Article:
I urge that improvements be made to the system. During our evidence session on the finance, we learned that around that time the Education Minister was opposing the new process, and I understand that his party is reluctant to support it. There must be a clearer movement forward in this area, and there must be transparency and accountability in our Budget so that money is well spent. I hope that the entire Assembly will ensure that the process moves forward, even after the Budget. Huge sums are involved, which are difficult for any of us to visualise. Eight billion pounds has already been put through the Consolidated Fund; there is a further £8·4 billion for resources through schedule 2 to the Bill; and there is £2·16 billion for accruing resources. These are huge sums, and difficult to grasp.
I concur with the points made by the Deputy Chair earlier about the Budget. The Estimates were given to the Finance Committee, but why were they withheld from all the other Committees? What harm would there have been in giving that information to the other Committees to allow them increased scrutiny? I cannot see any difficulty that would have resulted. It would be interesting to know. For the sake of improved accountability, that would have been useful. I certainly asked some questions about the Budget figures in the Estimates for which it was difficult to get answers. Other Committee members appeared not to be aware of some of the details that relate to the Budget.
Some changes in the summaries that were provided to the Finance Committee primarily concerned the Department for Regional Development with the changes to the A5: there is a minus £189 million but then a plus £123 million. The Department of Health benefited by £37 million capital, but there is a technical reduction of £3·7 million, so a net £34 million to the Department is, I understand, contained in the budgetary figures.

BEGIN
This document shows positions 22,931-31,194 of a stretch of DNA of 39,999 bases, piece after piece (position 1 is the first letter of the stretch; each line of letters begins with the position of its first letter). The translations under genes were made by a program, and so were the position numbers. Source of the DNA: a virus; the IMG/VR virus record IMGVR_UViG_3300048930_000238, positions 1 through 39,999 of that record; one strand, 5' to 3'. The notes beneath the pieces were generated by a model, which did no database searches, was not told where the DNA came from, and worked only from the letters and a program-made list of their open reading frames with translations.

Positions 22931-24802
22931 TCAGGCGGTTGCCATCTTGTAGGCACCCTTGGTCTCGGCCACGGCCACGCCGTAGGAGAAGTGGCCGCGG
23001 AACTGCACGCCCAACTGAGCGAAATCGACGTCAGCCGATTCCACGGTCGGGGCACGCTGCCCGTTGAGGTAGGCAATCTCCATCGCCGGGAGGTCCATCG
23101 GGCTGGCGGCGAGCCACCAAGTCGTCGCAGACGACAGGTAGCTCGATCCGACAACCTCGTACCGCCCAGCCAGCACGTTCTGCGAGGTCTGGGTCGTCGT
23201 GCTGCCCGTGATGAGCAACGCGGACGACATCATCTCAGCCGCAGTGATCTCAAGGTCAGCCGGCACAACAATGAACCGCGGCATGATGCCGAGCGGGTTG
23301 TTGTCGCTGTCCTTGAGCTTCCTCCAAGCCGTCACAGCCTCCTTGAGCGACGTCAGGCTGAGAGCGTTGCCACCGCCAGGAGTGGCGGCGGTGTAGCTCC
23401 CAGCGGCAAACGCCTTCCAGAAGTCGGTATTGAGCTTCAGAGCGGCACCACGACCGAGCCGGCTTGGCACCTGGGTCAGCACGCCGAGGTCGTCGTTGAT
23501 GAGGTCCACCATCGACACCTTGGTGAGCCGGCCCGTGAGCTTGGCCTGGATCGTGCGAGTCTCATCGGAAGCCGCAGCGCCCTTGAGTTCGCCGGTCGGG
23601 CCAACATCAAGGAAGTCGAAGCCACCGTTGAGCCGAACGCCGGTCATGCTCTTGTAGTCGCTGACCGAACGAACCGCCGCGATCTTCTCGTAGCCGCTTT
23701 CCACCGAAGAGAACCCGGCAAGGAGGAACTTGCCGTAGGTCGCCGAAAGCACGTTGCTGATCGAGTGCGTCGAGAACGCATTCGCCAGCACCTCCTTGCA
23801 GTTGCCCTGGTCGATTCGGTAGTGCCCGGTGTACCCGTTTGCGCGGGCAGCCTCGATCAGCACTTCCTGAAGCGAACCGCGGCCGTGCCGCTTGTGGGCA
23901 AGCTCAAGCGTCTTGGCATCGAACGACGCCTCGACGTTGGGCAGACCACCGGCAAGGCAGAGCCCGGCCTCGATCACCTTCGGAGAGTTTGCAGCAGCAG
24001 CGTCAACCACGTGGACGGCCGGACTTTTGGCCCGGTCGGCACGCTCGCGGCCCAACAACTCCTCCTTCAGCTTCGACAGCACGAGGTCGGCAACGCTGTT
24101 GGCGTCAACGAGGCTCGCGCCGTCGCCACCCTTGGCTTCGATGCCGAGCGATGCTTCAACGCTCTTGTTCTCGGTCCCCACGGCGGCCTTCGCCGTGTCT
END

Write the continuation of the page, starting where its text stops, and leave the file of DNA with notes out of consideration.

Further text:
Accident and emergency departments are under considerable pressure. I certainly support additional capital moneys going to the Department of Health, which will help our Health and Social Care services and hopefully reduce some of the difficulties that they have been experiencing.
East Antrim is one of the constituencies without a hospital with an accident and emergency department. There is a minor injuries unit adjacent to us in Whiteabbey, which is valued by the local community. However, for Larne and Carrickfergus, there is little minor injuries provision, and that is an areas that I would like to be seen to be able to improve in the future. For accident and emergency, East Antrim is largely served by Antrim Area Hospital and the Royal Victoria Hospital. I hope that there will be continual improvement there. They have been unsatisfactory, with some of the longest A&E waiting lists in Northern Ireland. Clearly, that needs to improve. If some capital funding helps to do that, that will be good.
I think that this capital funding could be particularly useful because much of the pressure on our accident and emergency departments can be caused by patients who feel that they have no alternative but to go to an accident and emergency department. They frequently may, and ought to, be treated in other primary care settings, and Larne and Carrickfergus clearly fall into that category. With additional moneys, along with the co-operation of GPs and the new financial health models that are emerging within health in terms of an increased use of primary care, some of those patients could be treated in primary care, and critical A&E delays would be removed. As I said, I support additional capital moneys going to the Health Department, and I hope that some of it makes its way to my constituency. East Antrim has a particular need for improved health and care facilities.
Two of our primary health centres — the one in Talyors Avenue and the one in Gloucester Avenue — are badly outdated. They have poor infrastructure and their layouts are not correct. Additional capital moneys to those centres in the Budget would help to right those problems, so I hope that that is the case. Certainly, this is an area that continues to need support, so that GPs, many of whom already have specialist capabilities, can take on more responsibility. With the right infrastructure, GPs will be able to assist in improving everyone’s health, because more people will be treated locally, and the speed at which those who require accident and emergency facilities at Antrim Area Hospital or the Royal are treated will be increased. So, it is important that investment in our health capital infrastructure continues and that more responsibility is passed down to our GPs to enable them to treat more patients in their locality.